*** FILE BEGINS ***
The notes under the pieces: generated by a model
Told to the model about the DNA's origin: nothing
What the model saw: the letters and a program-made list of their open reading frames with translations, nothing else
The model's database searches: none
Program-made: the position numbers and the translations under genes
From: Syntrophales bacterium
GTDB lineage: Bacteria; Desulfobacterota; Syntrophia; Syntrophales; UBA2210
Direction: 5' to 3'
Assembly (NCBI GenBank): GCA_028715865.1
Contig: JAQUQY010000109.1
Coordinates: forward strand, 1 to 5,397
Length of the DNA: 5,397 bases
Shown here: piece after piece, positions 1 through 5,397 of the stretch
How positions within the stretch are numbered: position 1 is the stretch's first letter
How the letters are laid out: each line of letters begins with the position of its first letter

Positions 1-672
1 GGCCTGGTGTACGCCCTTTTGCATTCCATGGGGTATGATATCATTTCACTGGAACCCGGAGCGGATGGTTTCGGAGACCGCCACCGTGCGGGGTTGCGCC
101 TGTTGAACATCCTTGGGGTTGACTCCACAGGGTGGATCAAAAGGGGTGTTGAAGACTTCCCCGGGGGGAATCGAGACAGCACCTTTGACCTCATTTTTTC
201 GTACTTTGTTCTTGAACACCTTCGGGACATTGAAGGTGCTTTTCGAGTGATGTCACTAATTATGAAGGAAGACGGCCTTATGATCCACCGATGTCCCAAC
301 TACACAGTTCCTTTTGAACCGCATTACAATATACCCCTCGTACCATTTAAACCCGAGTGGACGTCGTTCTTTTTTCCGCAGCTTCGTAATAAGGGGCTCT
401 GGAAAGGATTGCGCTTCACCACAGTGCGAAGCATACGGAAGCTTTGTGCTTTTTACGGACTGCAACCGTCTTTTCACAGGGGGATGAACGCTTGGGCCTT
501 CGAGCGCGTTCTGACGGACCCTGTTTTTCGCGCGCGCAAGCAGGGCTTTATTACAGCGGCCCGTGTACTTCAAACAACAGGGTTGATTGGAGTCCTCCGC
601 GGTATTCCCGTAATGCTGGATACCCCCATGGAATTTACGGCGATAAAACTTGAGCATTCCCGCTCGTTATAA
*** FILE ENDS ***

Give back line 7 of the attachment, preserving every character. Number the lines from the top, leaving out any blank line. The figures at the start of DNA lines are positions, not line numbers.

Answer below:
GTDB lineage: Bacteria; Desulfobacterota; Syntrophia; Syntrophales; UBA2210